Roma have always to spoken filmmaker. What is there not to like? Here you get the chance to go the whole hog as far as anyone in the social realism without anyone complaining – we all know that the Roma have it too damn. Not to speak about the capsizing the other way – the romantic, the outdoors and wildlife. The term magic realism could have been invented for the subject. Just ask Emir Kusturica.
But the development of the conversation and the knowledge of Roma going on in today’s Swedish society appears now also on film: Lawen Mohtadis and Gellert Tamas documentary “Taikon” of course. Jonas Selberg Augustséns upcoming feature film “Sophelikoptern” is a road movie on the Romani language. In Europe the trend is equally evident, albeit more like act of resistance: Radu Jude’s Romanian Silver Bear winner “Aferim!” Depicts 1800s slave system in Romania, “The Way Out” which swept clean on the Czech Guldbaggegalan, is a painful drama about the situation of the country Roma. So you can continue – this year alone.
The Polish film “Bronisława Wajs – the Roma anthem” is a more classic contributions. A biographical history of Epic frame that extends over a large part of the 1900s. Bronisława Wajs, “doll”, or Bronisława Wajs as she was called, was probably the first published Roma woman.
I write with intentionally “published”, because the story of Bronisława Wajs is as much a film about interaction between Roma and majority society, as an exceptionally talented woman. Such was before the establishment decided that it could market a “natural voice”. Born in a traveling life in 1908, unhappily married to the much older harpist Dionizy Wais, she spent the first 40 years of his life as a nomad. She learned to read and write by replacing chickens for lessons in the villages and wrote sweeping poetry – in the film enters the front of the musical settings – as Roma interpreted as the desire for life on the road, and (as the film emphasizes) by other seen as a longing to leave the nomadic life.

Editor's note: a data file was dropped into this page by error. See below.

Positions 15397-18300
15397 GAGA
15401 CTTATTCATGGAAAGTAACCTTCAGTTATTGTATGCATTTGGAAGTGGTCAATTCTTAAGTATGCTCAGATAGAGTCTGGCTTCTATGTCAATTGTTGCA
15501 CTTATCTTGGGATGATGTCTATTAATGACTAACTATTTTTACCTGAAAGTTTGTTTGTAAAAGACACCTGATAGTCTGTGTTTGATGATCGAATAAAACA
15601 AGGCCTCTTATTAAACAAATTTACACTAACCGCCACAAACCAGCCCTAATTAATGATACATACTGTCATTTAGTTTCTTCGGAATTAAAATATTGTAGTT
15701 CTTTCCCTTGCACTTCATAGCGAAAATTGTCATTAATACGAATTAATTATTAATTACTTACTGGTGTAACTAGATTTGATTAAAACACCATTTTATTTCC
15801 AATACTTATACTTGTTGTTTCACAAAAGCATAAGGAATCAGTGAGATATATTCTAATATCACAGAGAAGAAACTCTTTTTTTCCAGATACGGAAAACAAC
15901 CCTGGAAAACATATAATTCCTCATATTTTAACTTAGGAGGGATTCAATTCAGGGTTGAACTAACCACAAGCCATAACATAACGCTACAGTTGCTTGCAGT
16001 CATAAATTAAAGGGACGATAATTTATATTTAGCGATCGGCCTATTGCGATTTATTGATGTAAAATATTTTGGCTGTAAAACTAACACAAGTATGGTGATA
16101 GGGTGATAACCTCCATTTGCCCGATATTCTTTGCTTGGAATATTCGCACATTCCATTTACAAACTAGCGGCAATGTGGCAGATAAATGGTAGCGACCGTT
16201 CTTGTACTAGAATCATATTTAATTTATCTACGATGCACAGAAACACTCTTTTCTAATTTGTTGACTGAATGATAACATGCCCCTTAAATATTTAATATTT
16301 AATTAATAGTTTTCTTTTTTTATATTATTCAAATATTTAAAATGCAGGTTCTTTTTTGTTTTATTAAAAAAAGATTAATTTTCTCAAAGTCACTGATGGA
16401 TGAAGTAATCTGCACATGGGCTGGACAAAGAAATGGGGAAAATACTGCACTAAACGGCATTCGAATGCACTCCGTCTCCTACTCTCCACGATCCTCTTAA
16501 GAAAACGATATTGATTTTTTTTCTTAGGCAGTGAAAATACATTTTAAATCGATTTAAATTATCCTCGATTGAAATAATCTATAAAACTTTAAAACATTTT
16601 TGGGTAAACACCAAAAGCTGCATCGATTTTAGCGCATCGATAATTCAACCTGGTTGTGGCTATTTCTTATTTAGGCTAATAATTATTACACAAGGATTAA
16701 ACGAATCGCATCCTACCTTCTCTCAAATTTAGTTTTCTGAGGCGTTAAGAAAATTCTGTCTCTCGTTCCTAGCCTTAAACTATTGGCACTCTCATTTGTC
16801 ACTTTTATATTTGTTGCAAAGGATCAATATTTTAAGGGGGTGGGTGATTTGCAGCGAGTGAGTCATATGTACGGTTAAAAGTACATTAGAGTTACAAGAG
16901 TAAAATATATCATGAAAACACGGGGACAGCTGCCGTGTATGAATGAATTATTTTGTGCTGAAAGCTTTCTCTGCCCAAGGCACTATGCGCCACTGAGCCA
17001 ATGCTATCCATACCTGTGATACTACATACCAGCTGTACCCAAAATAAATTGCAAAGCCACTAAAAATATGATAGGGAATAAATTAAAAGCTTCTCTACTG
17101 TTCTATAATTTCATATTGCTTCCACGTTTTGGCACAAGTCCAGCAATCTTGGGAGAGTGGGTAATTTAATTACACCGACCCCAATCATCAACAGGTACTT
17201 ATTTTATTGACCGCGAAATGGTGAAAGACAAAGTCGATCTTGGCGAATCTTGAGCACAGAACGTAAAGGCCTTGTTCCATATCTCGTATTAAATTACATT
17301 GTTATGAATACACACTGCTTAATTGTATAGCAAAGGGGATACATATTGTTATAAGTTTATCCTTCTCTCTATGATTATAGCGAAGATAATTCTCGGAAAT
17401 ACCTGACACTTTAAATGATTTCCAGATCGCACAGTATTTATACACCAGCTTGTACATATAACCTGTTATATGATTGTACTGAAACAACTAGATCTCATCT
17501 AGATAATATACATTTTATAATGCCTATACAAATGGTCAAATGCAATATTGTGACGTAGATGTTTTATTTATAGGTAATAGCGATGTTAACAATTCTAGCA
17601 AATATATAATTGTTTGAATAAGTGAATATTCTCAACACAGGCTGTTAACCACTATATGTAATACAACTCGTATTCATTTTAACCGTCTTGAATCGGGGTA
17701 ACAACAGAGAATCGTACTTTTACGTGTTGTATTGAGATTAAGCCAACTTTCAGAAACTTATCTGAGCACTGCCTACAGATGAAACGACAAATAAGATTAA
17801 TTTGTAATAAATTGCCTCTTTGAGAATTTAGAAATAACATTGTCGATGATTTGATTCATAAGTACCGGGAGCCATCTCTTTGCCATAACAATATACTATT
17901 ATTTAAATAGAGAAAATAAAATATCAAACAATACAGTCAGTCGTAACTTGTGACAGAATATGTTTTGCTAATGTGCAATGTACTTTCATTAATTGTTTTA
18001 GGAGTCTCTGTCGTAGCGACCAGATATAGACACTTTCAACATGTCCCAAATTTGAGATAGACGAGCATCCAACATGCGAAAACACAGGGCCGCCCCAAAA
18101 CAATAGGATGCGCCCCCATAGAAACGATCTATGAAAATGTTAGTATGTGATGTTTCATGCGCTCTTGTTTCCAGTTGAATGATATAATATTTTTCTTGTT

The principal exponent of the latter interpretation was the poet Jerzy Ficowski, who spent a few years of traveling Roma. The film revolves much around Ficowskis (Pawlicki) relative to Bronisława Wajs (Budnik); how he encourages writing, translating poems and make Bronisława Wajs a famous poet. But an accompanying book, also brought the Roma hot against her, because its Romany dictionary was considered revealing secrets to the world. The film depicts Papuszas growing unrest and isolation, and opens the what it can mean ending up in a situation between two worlds. Katarina Taikon and several other destinies shows that she was not alone on this.
However, close to the woman that is the focus of this film we will never. “Papuszas” virtue is possibly like a picture of Roma life in the Polish 1900s history, a particularly bad time to be considered a “deviant elements.” The war and the Holocaust depicted only in a snippet, but the Communist era until Papuszas death in 1987 ends the more in focus. In the first of a series of harsh assimilation laws that would sweep across the Eastern bloc, the Roma were ordered in 1952 to cease their itinerant lifestyle. They were registered, had identity documents and ended up not infrequently as cannon fodder in the most mechanical jobs at the bottom of the plant floor. But the children also got to start school.
Informative and beautiful when it’s best conveys the film including the external community pressure. Unfortunately, it is also a confusing story that gives the impression that by necessity have been cut down for about an hour. Here are alluring black and white photo of the sjaviga environments Roma ended up in after the forced settlements, but also theatrical scenography taken from a 1950s movie. Then step “Bronisława Wajs” out of the smoke, the fights and the wagons with the same subtlety as when Pluralist visksjunger of “gypsy Jacko”.